Prompt: anxiety is a reflection of high challenge and low competence - and from a mentee's perspective that can be challenging and bring to the surface questions of "Oh my gosh now what do I do?" These feelings can occur at the beginning and throughout the shared time - therefore, remain alert to triggers and prompts.

Also, when a mentor is challenged with lack of competence - then triggers and prompts are highlighted. Best response - "Great question? Let's find an answer together!" Because a mentor can learner from the mentee as well ... 

Mentor Reflection:  Are you vigilant to the safer standards and practices of mentoring? Tjose you know as a mentor? Tose you agree upon with the mentee? and - Upon entry? As you Start up the arrangement and relationship? As you Move the conversations? When Closing the arrangement and relationship? 

Novel ... original, fresh, imaginativesharing experience awareness, yet staying inside the intention boundary of the arrangement ... going down gopher holes is not helpful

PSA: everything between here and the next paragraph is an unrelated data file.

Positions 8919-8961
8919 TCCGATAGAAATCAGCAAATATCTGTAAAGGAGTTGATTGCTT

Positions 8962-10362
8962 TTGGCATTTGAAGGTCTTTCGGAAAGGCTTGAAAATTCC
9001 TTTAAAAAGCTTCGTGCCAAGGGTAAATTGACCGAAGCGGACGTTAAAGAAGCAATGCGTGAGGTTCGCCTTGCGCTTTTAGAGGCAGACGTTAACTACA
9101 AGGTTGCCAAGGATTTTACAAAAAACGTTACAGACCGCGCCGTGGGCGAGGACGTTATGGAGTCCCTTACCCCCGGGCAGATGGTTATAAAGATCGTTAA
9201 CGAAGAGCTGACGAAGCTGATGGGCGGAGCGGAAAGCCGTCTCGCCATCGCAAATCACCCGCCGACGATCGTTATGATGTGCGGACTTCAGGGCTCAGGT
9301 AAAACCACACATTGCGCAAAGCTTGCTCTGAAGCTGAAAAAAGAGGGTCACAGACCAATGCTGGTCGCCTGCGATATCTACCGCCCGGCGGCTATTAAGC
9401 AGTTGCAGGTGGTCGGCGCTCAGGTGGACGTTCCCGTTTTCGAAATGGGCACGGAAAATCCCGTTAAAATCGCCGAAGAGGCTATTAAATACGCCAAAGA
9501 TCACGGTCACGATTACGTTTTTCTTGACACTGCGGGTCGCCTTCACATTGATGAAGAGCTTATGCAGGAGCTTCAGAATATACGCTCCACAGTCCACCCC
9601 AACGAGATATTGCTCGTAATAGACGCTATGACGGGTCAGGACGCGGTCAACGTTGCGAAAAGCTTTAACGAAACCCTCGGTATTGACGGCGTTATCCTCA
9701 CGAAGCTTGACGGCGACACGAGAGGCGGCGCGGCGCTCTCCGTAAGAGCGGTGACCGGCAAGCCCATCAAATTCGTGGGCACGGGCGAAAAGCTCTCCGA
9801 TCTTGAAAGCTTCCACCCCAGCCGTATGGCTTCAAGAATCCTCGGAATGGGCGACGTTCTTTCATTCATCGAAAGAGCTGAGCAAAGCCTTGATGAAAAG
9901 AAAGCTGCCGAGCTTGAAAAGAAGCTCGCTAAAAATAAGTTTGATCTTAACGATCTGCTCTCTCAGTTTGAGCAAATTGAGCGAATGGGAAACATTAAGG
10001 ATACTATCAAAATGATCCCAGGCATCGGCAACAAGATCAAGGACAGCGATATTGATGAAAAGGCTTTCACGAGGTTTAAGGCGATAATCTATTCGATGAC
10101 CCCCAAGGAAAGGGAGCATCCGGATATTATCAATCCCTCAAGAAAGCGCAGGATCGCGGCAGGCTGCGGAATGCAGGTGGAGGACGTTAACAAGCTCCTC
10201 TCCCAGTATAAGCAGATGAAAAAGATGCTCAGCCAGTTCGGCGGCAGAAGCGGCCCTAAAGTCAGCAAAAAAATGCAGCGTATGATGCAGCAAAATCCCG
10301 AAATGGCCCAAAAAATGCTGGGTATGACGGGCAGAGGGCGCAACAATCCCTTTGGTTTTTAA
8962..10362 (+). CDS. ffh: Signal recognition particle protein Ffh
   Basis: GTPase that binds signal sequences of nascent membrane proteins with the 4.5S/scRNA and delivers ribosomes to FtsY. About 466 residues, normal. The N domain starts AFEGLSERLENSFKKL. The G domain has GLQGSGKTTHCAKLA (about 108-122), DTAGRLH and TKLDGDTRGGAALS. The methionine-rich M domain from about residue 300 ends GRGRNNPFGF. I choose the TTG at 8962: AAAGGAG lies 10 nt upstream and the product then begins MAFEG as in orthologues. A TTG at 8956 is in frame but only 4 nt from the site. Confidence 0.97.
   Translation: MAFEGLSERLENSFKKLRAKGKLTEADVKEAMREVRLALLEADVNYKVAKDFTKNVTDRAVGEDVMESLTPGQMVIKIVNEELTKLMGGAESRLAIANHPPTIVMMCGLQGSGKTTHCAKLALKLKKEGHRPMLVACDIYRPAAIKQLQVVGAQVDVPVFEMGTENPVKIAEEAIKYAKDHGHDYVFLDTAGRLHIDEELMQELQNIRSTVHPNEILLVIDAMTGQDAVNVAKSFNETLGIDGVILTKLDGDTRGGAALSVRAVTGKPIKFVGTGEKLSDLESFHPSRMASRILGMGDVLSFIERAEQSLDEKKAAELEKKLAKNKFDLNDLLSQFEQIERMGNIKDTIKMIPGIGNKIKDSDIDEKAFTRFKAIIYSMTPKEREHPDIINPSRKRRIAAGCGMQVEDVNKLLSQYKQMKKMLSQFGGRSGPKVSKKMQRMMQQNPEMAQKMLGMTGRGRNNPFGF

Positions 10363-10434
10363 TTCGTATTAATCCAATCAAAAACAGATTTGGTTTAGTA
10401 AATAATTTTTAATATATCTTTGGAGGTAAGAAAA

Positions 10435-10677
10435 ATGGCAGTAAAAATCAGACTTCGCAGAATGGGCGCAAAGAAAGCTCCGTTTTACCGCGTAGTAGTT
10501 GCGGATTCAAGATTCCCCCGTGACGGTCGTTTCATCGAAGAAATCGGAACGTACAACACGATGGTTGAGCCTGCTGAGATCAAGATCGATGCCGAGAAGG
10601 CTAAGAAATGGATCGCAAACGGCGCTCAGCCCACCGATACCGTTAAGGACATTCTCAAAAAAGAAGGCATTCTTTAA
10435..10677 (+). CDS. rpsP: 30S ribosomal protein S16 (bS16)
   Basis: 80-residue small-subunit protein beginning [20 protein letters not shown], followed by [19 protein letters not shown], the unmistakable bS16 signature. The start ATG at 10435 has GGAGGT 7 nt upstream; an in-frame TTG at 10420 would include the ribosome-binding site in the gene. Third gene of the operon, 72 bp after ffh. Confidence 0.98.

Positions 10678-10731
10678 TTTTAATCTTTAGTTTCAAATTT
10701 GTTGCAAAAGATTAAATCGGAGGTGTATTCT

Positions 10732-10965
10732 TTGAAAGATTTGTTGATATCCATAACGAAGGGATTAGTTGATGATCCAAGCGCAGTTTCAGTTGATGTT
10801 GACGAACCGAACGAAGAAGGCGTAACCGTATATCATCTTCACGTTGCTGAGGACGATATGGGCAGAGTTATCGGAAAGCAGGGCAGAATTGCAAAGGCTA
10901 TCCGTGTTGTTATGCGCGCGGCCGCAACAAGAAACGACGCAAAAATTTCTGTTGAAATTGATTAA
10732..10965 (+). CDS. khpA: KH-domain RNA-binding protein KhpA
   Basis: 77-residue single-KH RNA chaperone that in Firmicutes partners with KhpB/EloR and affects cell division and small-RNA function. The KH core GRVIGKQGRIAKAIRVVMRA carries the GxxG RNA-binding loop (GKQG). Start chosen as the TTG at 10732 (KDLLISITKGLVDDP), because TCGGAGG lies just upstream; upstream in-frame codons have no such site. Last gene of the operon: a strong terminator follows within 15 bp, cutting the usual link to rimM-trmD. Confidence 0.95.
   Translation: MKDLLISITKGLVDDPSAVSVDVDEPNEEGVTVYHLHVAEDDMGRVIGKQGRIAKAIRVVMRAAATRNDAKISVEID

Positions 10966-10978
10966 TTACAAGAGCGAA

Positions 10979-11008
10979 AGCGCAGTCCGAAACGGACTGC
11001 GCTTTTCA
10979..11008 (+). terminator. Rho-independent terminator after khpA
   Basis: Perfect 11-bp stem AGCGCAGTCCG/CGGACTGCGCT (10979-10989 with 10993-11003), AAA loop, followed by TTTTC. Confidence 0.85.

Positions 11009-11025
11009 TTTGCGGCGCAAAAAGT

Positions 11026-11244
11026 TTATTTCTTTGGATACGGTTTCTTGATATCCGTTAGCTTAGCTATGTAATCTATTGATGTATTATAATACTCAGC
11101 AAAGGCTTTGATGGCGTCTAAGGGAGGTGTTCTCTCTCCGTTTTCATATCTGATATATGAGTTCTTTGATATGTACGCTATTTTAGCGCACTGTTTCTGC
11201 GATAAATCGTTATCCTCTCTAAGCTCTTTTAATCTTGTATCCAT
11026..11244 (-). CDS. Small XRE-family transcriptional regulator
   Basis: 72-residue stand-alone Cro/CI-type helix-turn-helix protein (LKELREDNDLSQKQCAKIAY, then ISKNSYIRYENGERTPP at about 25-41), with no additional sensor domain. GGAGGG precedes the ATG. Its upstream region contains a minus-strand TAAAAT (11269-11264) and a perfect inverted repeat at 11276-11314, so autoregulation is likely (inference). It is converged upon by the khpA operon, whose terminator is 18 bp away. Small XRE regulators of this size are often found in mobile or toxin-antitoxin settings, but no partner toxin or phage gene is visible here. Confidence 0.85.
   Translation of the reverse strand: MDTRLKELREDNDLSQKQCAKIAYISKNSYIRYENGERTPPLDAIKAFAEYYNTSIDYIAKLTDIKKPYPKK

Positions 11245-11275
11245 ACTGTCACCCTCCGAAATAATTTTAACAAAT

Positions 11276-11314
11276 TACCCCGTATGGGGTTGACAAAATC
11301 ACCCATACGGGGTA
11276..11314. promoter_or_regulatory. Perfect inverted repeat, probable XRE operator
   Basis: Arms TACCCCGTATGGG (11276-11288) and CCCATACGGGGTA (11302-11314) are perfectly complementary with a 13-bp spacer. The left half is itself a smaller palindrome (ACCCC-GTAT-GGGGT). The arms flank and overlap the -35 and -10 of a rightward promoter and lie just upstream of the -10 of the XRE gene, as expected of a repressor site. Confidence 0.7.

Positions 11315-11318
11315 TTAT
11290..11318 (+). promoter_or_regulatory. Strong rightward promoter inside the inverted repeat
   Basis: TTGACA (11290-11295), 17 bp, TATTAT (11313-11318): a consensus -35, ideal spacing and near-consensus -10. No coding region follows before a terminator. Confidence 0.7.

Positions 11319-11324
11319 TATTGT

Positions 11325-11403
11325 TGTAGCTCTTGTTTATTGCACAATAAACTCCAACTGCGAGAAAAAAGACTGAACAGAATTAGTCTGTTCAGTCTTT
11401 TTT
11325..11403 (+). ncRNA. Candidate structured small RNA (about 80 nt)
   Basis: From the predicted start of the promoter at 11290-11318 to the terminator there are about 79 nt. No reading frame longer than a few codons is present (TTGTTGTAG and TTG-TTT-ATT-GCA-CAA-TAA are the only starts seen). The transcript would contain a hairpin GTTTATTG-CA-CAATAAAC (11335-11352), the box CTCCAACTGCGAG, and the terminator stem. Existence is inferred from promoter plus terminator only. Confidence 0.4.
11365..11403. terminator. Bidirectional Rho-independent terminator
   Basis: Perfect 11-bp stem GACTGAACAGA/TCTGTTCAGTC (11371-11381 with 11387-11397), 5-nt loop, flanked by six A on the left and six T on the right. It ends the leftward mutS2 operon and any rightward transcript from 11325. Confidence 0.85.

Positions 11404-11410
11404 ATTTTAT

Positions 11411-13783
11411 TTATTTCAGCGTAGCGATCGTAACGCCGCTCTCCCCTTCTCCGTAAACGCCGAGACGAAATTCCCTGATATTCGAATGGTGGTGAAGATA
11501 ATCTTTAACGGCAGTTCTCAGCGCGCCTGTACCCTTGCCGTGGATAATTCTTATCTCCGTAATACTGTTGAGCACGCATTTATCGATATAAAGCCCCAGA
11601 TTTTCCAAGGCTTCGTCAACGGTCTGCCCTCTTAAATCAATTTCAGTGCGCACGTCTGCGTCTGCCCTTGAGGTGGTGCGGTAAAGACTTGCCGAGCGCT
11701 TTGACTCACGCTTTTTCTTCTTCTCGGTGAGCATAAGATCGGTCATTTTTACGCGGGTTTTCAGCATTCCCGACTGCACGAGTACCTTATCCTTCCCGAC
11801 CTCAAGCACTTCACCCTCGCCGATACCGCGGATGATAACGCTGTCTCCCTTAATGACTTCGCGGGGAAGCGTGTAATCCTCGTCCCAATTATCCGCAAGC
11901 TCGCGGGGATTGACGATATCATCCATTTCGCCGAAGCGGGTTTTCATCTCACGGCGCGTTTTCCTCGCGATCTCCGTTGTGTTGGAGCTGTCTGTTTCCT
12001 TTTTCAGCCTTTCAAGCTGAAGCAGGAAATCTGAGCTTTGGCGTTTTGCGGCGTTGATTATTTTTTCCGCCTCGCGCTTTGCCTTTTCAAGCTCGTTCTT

Trigger: new ideas that link to the intention of the arrangement and relationship with the mentee are aWELLsome! However, when either the mentor or mentee experience tangential stories that weaken the arrangement and relationship - then, it's best to avoid those conversations. Discussions of country-regional politics - if they do not fit into the intention of the mentoring agreement - it's best not to go there at the beginning (or at all). If the relationship can handle such conversations later - then agree to do so, and enjoy!

Prompt: tangential stories are sometimes fun to explore under the banner of getting to know one another. However, they lead to places of bad gossip or disclosing information that are not relevant to the mentoring agreement, they are best left out. Often triggers and prompts are hidden in these conversation points. 

Mentor Reflection: Are you aware when a tangential story enters the conversation? Are you aware when gopher hole stories enbter the conversation?

When conversations expose deep beliefs and perceptions, and (assumptions and opinions) it's best to find out if this addition to the mentoring conversation will hinder or help. Often, with beliefs are associated feelings - and what will those feelings trigger?  

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Onward ... 

In Closing Mental Triggers Mentor 3919 ...